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Six former U.S. prisoners of war arrived in Japan on Sunday for an eight-day visit at the invitation of the Japanese government, marking the first government-sponsored trip by American POWs for reconciliation and mutual understanding between the two countries.

The former U.S. soldiers in their 80s and 90s, who were held captive by the Imperial Japanese Army during World War II, include Lester Tenney, 90, a survivor of the 1942 Bataan Death March and a professor emeritus at Arizona State University. The men are being accompanied by eight members of their families.

It is the first time the Japanese government has extended invitations to former U.S. POWs. The Japanese government previously hosted former POWs from other Allied countries including Britain and the Netherlands.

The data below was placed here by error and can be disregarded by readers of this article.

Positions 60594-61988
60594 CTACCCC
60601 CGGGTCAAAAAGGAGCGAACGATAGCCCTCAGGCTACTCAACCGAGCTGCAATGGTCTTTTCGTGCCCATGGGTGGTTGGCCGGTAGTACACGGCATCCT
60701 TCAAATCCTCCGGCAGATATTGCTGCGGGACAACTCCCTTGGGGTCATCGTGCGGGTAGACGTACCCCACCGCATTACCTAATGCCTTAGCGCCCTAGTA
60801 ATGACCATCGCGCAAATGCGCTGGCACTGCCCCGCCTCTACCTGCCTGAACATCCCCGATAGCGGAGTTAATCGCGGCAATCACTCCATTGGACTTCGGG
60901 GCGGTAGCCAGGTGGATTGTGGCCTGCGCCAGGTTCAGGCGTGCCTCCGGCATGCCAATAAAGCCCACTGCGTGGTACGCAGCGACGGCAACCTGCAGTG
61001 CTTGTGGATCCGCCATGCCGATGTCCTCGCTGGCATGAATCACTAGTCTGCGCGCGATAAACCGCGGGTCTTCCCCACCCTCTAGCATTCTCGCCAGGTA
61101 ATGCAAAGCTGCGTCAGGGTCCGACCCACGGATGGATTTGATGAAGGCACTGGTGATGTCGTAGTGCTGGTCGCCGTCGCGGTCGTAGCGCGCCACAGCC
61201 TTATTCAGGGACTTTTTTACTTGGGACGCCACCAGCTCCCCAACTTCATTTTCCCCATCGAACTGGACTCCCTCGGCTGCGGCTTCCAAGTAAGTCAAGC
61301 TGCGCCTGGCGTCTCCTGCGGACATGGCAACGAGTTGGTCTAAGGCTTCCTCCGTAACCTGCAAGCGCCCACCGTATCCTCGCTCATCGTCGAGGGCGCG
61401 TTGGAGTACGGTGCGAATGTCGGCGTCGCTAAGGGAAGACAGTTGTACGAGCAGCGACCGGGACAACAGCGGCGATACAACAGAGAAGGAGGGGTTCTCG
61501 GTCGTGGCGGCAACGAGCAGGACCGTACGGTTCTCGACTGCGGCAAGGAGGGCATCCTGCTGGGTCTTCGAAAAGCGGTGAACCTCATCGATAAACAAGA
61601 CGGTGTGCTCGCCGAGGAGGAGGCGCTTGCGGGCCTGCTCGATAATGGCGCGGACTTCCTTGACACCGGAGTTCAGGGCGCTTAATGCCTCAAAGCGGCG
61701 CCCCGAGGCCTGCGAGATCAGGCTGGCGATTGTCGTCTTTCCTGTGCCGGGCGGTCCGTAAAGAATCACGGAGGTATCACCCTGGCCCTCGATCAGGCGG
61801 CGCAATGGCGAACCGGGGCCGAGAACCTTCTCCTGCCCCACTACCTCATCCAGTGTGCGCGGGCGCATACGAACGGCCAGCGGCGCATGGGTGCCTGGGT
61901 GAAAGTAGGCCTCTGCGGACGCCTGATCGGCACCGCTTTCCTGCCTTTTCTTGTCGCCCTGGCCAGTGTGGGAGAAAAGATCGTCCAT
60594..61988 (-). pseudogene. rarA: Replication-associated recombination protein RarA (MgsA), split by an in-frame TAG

Tenney is scheduled to meet with U.S. Ambassador to Japan John Roos and Foreign Minister Katsuya Okada on Monday. He will visit Matsuyama, Ehime Prefecture, on Tuesday and Kyoto on Thursday and Friday.

The United States surrendered on the Bataan Peninsula on Luzon Island in the Philippines in 1942 and thousands died walking for days in tropical heat to a prison camp about 100 km away.

After being captured in the Philippines, Tenney was forced to work at the Mitsui Miike Coal Mine in Omuta, Fukui Prefecture, from 1943 to the end of World War II.

In May last year, Japanese Ambassador to the United States Ichiro Fujisaki directly apologized to a group of former American POWs captured in the Philippines, including Tenney, who were calling for an apology from Japan.

At the time, Fujisaki also expressed hope that the Japanese government would facilitate plans for the former prisoners and their relatives to visit Japan.

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